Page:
If you choose to scale up these recipes and make a standard 26 oz (750 ml) bottle at a time, you can do that, and still end up with an excellent product. Just be sure to use it up quickly and keep them in the fridge, because there is a trade off. Products without chemicals, synthetic flavorings and preservatives spoil easily, but in return you get the ultimate in gastronomy, aroma and freshness.

Homemade Grenadine

Stay away from anything in the soda isle that’s marketed as grenadine. Those chemical fructose bombs are little more than artificial flavor, artificial color, high fructose corn syrup and preservatives.

You can make your own grenadine with a product called POM Wonderful. It’s a pomegranate juice from concentrate, which can be found in almost every produce isle. Mix it in equal amounts with 2-1 heavy syrup. That will give you a 1-1 grenadine that’s bright red in color, which retains its fresh flavor.

Make only as much as you need for the next day or two. If you need to preserve it, add a tablespoon of vodka per cup (8 oz) of grenadine. That will help it keep from spoiling for a couple of weeks. If you need to preserve it further, add 1 gram (a pinch) of ascorbic acid (unflavored vitamin C) from a specialty, or vitamin store, per cup of grenadine.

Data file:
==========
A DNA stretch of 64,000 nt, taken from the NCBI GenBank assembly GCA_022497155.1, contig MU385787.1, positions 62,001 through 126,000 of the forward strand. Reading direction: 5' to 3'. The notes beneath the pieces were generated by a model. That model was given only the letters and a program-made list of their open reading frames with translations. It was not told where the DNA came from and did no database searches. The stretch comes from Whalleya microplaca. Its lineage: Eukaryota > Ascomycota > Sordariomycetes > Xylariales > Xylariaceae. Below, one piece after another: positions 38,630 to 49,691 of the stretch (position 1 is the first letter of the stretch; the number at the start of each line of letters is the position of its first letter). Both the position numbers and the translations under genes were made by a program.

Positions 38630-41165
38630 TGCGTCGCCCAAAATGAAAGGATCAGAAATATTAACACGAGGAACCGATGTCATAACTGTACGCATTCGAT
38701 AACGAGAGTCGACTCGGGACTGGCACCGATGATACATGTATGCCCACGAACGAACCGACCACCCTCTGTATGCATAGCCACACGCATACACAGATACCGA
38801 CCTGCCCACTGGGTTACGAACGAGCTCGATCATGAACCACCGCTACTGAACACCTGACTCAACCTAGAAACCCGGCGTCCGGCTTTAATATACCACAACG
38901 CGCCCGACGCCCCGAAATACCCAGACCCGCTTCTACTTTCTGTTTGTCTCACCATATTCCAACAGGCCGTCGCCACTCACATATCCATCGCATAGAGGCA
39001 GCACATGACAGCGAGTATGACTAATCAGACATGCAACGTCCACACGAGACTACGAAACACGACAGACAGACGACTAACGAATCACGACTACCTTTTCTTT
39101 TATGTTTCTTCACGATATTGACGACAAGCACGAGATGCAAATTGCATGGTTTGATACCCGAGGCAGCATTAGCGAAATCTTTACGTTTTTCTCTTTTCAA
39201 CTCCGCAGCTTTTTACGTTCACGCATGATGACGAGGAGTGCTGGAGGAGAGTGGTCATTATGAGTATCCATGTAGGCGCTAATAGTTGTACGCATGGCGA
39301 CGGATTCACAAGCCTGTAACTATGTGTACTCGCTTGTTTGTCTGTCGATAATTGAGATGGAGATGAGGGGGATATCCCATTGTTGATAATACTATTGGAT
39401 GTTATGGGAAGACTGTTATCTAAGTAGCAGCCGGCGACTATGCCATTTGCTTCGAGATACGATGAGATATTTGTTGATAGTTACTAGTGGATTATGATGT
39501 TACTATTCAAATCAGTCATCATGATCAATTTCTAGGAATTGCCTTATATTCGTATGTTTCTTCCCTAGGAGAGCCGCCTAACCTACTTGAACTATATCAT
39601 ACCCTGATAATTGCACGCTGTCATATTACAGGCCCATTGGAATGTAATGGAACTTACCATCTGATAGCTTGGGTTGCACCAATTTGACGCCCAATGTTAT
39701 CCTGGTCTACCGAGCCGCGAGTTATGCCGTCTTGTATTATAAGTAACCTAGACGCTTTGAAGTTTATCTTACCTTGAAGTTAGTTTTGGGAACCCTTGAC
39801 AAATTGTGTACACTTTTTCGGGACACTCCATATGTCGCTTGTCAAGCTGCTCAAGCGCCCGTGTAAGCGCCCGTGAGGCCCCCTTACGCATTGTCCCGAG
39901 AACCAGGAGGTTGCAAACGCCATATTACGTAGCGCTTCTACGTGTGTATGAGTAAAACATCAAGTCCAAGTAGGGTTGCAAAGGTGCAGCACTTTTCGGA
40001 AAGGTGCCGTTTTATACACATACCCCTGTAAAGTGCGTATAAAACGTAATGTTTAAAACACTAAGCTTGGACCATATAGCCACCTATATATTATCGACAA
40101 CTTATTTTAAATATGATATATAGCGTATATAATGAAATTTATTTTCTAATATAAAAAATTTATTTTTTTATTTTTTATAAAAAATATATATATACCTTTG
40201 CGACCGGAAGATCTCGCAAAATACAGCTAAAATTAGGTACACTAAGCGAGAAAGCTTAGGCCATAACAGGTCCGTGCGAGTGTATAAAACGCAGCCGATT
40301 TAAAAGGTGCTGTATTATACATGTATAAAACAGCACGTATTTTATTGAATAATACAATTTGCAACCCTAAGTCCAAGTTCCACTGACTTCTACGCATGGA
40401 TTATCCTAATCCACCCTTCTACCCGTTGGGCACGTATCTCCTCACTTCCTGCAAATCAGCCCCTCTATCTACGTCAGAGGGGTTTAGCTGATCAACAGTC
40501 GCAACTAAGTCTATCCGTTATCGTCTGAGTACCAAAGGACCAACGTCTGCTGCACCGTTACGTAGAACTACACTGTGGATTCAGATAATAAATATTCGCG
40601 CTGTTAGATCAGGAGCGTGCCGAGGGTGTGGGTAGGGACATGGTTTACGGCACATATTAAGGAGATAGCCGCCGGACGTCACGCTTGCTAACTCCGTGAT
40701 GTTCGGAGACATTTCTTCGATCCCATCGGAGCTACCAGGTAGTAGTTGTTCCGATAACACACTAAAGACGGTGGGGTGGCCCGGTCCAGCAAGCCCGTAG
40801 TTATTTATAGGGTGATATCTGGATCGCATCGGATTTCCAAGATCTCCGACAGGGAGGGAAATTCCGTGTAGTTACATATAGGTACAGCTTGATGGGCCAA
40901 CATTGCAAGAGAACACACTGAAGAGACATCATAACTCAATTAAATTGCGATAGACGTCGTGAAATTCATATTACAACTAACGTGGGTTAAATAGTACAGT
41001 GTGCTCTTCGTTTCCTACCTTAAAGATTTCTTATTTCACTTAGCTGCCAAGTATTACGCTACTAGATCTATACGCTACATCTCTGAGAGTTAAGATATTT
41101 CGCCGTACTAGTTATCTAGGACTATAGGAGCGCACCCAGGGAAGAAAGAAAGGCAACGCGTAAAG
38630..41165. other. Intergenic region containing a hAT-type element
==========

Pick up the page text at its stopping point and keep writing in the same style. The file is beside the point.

• 4 oz  (120 ml) cooled 2-1 syrup
  • 4 oz (120 ml) Pom wonderful
  • 1 tbs (.5 oz / 18ml) Vodka

Mix together gently and store in the fridge. Makes 8 oz (240 ml) of home made grenadine.

If you don’t have time to whip up a batch of POM grenadine, head to a specialty grocer, or a superstore with isles dedicated to different regions. Look in the Middle East or North African food sections for Pomegranate Molasses.

The only ingredients listed on the label should be concentrated pomegranate juice, sugar, water and citric acid, which is found naturally in all citrus fruit. There shouldn’t be any fake colors, fructose, or preservatives. Dilute this to 1/2 strength using hot water and let it cool before using.

Although the pomegranate molasses makes a good tasting grenadine, it gives the drinks a rather dull copper, or brownish color. It’s not a big deal if you’re mixing the grenadine with dark ingredients, but if mixing with clear ingredients like gin, or vodka, the drinks will lack the bright red pop of home made POM grenadine.